Robocall traceback cooperation now required in the U.S.

The FCC now requires all voice service providers to respond to robocall traceback requests. Here’s an overview of the traceback process and cooperation requirements.

Traceback process

We previously described how traceback works in the U.S.:

  • The Industry Traceback Group (ITG), which is also the designated Robocall Traceback Consortium, opens a traceback case when it receives a complaint from a terminating voice service provider, consumer, regulator or law enforcement.
  • The case is tracked using the ITG Secure Traceback Portal (STP).
  • Each provider adds information to the case record in the STP, including the next upstream provider that relayed a robocall in the case.
  • Traceback is repeated until the originating service provider is identified, the U.S. point of entry is identified, or a dead end is reached.

Each provider adds information to the case

Each provider adds information to the case
Robocall traceback cooperation now required in the U.S.

Cooperation is now required

This process has been very effective when the service providers cooperate. However, in a letter to the FCC from November 13, 2020, the ITG reported that about 100 providers have failed to cooperate with the ITG, including less than 30 that are based in the United States. The ITG encouraged the Commission to bring aggressive enforcement against robocallers and voice service providers that routinely refuse to participate in the traceback process.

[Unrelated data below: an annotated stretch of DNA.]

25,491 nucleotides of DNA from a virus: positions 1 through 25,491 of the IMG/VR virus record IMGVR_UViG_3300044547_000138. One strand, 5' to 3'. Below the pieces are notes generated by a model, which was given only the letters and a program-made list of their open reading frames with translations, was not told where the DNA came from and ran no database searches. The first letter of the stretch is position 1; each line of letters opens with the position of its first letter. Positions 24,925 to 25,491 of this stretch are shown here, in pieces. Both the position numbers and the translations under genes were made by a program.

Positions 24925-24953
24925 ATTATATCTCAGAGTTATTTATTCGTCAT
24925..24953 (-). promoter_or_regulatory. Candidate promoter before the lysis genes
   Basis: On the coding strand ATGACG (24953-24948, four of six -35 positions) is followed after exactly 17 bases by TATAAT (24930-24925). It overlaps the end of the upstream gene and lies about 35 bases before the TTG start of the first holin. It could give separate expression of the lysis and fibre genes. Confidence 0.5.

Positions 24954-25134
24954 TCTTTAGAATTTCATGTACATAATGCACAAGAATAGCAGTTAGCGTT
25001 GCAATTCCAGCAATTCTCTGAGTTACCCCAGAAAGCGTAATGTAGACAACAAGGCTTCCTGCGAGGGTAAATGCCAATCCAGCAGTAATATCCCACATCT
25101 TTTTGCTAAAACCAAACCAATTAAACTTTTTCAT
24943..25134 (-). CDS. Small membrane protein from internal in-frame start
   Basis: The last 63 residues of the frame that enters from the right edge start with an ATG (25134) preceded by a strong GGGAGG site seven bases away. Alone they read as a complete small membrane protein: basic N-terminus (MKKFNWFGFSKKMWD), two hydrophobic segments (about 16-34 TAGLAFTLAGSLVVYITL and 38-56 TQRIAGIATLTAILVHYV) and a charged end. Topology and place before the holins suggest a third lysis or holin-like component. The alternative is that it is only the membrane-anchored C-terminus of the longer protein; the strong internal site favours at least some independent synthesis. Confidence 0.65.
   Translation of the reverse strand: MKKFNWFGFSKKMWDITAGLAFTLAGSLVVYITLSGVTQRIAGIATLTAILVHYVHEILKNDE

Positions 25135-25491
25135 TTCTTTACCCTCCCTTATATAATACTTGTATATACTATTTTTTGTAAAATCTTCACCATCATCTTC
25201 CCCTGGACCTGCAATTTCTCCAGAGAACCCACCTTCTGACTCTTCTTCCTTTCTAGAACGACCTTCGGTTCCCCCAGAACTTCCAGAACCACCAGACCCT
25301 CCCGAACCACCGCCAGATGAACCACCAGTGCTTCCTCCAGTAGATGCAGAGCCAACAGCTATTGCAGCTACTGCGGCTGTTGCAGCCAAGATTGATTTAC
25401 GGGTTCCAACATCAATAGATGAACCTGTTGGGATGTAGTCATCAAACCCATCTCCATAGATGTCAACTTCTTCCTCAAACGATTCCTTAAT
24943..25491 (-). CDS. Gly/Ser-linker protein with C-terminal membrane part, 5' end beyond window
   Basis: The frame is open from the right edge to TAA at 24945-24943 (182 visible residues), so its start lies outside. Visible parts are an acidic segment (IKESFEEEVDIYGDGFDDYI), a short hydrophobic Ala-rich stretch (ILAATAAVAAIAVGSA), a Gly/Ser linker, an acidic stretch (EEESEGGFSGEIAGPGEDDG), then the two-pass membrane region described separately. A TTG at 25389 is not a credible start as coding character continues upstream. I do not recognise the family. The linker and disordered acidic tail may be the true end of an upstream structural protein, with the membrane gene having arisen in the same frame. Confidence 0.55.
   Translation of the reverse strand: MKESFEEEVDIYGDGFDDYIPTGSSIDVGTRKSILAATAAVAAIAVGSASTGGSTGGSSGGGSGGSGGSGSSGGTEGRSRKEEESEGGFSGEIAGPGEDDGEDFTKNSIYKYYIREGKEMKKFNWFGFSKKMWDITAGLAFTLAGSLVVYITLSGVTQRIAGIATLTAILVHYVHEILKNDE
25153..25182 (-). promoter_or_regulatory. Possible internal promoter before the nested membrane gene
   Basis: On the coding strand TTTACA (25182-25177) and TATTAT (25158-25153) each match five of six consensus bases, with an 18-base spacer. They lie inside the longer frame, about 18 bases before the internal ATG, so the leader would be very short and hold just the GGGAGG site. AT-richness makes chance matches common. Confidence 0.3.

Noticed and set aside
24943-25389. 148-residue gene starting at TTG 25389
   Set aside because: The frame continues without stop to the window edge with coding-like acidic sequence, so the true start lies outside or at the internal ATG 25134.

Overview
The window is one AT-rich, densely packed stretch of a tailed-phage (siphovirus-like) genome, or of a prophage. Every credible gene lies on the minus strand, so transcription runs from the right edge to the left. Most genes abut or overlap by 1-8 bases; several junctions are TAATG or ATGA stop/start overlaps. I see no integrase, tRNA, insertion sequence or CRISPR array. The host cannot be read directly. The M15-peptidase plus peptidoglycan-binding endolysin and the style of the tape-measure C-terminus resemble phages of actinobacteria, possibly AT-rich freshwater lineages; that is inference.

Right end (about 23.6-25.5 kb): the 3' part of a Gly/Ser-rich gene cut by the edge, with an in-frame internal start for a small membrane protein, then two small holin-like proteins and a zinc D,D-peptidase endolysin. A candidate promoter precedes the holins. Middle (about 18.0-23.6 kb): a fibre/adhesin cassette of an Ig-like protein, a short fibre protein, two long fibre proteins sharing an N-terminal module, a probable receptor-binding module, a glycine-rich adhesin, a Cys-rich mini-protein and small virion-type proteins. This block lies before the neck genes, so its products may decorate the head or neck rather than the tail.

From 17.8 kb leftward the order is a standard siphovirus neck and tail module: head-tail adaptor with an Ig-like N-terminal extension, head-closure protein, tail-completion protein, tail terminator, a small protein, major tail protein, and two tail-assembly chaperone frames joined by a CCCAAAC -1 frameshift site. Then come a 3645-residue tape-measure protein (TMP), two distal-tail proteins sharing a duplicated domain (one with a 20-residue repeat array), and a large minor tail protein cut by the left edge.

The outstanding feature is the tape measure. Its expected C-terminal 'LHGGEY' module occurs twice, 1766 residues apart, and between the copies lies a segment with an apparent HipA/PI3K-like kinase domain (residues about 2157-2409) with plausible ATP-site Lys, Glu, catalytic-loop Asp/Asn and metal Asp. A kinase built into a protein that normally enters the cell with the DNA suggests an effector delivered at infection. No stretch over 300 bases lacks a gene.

In their Fourth Report and Order on Advanced Methods to Target and Eliminate Unlawful Robocalls released December 30, 2020, the Commission required “all voice service providers to respond to traceback requests from the Commission, civil and criminal law enforcement, and the Consortium.”

How to cooperate

In their Fourth Report and Order, the FCC described traceback cooperation as follows:

  • “We encourage voice service providers to publicly designate a point of contact for traceback requests.”
  • “We generally expect responses within a few hours, and certainly in less than 24 hours absent extenuating circumstances. Patterns of delayed response may lead to Commission enforcement.”

The ITG describes the traceback process in more detail in their Policies and Procedures document. The ITG states that:

  • “Each Cooperative Voice Service Provider will provide other Cooperative Voice Service Providers and USTelecom with the full name, title, phone number and e-mail address, and normal business hours of operation for each of their respective points of contact.”
  • “Cooperative Voice Service Provider should acknowledge that the Traceback request has been received and is being worked within one business day if received from another Cooperative Voice Service Provider and/or USTelecom relating to Suspicious Traffic, and endeavor to initiate investigation of the source of Suspicious Traffic request within four (4) business hours of acknowledgement as resources permit.”
  • “The Cooperative Voice Service Provider should strive to complete the investigation and return results within 72 hours from initiation.”

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